Well, yesterday was the only day for the Country Park in the list of six that HBC have been promoting recently on Facebook. There was just two of us that attended, hardly surprising from our existing group considering the 4 month gap and the lack of response by HBC to email enquiries that I have been told about but the flood of new volunteers that we were promised from using social media to promote volunteering has not materialised. I am told that currently there are no further dates in the pipeline for any of the sites in the Borough and given that I believe three of the days were cancelled due to various reasons and a low turn out for most of the others, I would not be surprised if no more dates were forthcoming. From a management point of view it must be difficult to justify tying up a ranger for the best part of a day for such small numbers of volunteers.
We switched days this week and worked Friday so we could meet the Green Flag Award judges. This is open to all green spaces throughout the UK and the Country Park has won it every year since it was first entered. We were in the Quarry to carry on with digging out the bramble regrowth and it was really pleasing to see a lot of sheep’s sorrel now in flower on the areas that we have cleared.
There is also plenty of wood sage and rosebay willowherb taking advantage of the light now available with the scrub gone. We hope that there will be a botany survey this year to highlight the increase in diversity of plant species.
This week we have been doing some “weeding” at both the heather patches at North’s Seat, removing bramble and cutting gorse to encourage the heather to spread. We were lucky enough to see some of the smaller wildlife too. First was a gorse shield bug and here is Sam’s photo.
I managed to get this picture of not one but two juveniles which I was pleased about.
Ok, that should have got the attention of loads of birders and some extra hits for the site!! This week we have been uprooting brambles from the areas in the Quarry that we cleared last year using a tool called a Lazy Dog which which Sam on the right in the first photo below is holding. We usually use these for pulling ragwort (that should get us some more hits too) but they are also great for removing bramble by the roots with the least disturbance to the ground. If not checked this bramble would spread all across the areas that we have spent so much time clearing and prevent the seedlings that we can now see from thriving.
This is Thursday’s pile which might not look much but there is a very large number of individual roots there. Sorry about the dinginess of the photo, it had been quite a nice day before that haze appeared. We also sadly had to say goodbye to Bob the Estate Ranger who has transferred over to HBC’s contractors The Landscape Group and will from now on be working from their depot at Alexandra Park but we may still see him up here from time to time.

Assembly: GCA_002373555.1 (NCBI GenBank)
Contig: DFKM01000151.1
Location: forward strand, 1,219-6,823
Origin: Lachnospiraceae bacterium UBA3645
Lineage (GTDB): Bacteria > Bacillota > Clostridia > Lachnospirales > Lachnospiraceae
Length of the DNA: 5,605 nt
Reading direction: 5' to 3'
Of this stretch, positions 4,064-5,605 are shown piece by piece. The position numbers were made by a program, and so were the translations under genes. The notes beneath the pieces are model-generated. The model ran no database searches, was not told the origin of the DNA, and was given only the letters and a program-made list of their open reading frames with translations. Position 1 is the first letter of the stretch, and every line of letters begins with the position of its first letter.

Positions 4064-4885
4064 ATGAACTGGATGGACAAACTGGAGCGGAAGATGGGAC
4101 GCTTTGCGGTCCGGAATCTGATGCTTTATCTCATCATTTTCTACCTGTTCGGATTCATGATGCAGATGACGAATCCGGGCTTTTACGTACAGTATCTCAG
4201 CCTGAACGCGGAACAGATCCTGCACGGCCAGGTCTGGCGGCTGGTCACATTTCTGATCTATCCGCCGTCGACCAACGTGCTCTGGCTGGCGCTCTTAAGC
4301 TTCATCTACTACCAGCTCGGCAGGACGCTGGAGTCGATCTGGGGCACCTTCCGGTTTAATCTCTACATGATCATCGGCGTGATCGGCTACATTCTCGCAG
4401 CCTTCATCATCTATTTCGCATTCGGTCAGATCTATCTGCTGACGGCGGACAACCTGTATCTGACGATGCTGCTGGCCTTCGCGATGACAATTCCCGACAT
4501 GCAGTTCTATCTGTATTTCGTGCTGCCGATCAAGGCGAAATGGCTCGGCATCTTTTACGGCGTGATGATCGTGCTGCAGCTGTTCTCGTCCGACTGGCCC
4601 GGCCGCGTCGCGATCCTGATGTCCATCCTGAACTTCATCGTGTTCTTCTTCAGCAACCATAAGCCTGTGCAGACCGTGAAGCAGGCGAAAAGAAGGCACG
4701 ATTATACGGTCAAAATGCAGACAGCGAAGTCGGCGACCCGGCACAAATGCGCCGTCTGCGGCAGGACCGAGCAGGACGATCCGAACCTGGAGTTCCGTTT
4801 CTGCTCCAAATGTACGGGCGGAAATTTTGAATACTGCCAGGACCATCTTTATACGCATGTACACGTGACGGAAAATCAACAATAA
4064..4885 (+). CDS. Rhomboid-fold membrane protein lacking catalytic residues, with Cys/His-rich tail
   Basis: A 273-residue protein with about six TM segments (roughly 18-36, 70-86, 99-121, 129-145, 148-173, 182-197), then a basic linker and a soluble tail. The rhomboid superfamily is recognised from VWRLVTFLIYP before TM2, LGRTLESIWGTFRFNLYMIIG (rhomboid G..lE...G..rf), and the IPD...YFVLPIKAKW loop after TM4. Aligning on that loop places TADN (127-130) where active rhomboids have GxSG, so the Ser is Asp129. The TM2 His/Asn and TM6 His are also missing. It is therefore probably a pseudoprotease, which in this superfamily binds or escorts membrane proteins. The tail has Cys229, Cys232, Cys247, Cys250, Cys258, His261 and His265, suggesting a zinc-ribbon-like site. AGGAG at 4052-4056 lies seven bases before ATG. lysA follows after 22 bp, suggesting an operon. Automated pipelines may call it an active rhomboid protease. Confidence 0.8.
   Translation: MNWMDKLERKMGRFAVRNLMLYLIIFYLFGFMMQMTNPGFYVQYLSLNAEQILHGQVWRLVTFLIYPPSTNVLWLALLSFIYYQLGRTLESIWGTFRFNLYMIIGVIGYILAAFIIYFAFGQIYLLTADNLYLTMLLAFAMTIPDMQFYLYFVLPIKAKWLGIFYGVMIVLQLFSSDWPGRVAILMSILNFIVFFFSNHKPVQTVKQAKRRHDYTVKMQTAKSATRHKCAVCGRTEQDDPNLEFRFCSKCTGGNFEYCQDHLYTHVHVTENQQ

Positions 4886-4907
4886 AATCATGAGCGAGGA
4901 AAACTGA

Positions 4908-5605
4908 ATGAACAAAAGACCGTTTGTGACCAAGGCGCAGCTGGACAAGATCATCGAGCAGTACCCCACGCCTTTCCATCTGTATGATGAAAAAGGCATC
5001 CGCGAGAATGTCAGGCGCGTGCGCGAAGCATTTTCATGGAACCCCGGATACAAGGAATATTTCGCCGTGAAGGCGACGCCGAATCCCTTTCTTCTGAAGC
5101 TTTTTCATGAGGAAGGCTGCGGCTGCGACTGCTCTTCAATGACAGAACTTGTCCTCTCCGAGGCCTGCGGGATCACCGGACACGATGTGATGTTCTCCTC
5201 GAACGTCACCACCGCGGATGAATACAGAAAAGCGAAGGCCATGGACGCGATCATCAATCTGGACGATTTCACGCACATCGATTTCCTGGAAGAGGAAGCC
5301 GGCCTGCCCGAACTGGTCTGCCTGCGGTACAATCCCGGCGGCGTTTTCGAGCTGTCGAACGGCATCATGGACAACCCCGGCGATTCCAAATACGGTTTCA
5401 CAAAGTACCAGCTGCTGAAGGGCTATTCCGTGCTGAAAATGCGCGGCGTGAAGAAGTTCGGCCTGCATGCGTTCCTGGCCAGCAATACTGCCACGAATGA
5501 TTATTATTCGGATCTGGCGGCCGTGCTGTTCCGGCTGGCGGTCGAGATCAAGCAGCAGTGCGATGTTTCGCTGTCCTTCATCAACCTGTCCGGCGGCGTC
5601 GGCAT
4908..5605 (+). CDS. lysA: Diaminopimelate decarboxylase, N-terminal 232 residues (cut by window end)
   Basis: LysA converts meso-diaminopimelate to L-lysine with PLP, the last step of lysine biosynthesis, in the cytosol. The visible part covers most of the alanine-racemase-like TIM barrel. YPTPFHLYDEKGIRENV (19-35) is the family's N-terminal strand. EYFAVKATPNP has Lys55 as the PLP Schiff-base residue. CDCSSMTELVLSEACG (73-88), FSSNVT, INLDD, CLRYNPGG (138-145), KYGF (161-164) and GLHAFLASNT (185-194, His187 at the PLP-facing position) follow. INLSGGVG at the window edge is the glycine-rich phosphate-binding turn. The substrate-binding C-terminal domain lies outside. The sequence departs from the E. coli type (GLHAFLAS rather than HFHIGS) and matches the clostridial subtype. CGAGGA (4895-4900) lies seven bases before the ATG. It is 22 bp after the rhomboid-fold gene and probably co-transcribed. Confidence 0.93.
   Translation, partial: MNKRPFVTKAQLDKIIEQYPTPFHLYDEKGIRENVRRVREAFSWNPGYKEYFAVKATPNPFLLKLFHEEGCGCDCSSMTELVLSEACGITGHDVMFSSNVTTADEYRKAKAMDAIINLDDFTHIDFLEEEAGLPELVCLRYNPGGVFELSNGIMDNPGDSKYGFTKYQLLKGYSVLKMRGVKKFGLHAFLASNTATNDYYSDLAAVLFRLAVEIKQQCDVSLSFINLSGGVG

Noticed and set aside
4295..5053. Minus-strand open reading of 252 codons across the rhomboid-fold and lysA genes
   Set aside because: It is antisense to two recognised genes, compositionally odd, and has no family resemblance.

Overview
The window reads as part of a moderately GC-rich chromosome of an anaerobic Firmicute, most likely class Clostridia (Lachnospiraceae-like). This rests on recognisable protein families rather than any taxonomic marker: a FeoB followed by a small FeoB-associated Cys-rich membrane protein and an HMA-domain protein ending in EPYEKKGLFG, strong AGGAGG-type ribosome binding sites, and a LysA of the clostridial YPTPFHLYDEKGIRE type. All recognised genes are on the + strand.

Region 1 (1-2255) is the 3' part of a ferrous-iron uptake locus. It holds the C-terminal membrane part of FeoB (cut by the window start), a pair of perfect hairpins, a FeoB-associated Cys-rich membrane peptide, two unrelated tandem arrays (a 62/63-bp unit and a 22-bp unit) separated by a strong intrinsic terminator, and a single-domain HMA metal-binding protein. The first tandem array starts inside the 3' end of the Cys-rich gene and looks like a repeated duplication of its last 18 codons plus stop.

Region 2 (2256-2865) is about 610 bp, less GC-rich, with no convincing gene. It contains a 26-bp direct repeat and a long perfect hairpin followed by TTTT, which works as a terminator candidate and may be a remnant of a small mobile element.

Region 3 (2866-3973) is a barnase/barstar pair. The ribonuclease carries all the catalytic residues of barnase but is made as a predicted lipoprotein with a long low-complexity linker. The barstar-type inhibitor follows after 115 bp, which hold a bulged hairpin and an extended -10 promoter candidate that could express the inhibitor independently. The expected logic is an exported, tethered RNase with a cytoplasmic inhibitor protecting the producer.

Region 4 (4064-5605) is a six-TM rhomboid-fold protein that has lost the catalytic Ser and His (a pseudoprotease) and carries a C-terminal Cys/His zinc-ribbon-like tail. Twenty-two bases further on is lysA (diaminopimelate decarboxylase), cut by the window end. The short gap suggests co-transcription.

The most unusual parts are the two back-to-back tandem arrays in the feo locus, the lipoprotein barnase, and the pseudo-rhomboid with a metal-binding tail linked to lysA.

Here is Sunday’s haul all loaded into builders bags, ready to be taken back to the green waste recycling at the farm to be turned into compost along with all the other green waste from the borough that the contractors produce.
As a change this week we worked on Friday and replaced the top six steps down into the Quarry from the Visitor Centre side. In order for us to do this safely it was decided to close the path which led to the inevitable complaints from some visitors but it was only for a day and hardly a time of peak usage for the site. The old steps had come to the end of their life and had certainly lasted well. We also cleared the ashes up from our previous bonfires in the Quarry and moved the Heras fencing in preparation for our next bonfire at the Quarry face to dispose of arisings left from last year.
Last Thursday we did the last cutting in the Quarry ’till the autumn when we hope to finish opening up the quarry face. The narrow path that leads to the stone steps is now more open and should dry up faster.
This pile is about half of the cord wood that we got from one sprawling willow that was partly dead and covering a large area. New growth will now be able to establish itself there and the dead wood on the stump will provide invertebrate habitat.
This split log shows the decay spreading out from the centre. There were signs of bluebells coming up in the area we have just cleared which will certainly benefit and something that we are not used to seeing in the Quarry.
This still leaves us plenty to do pulling up the bramble in the areas we have cleared before that takes over!
How’s that for consistency!! We have pretty much cut the same amount again this week. This just leaves the green shaded area on the map to do which coincidentally is again about the same size.
Despite being a little colder the weather was good both days and drier under foot than last week. More of the same next week, please, and none of that white stuff!!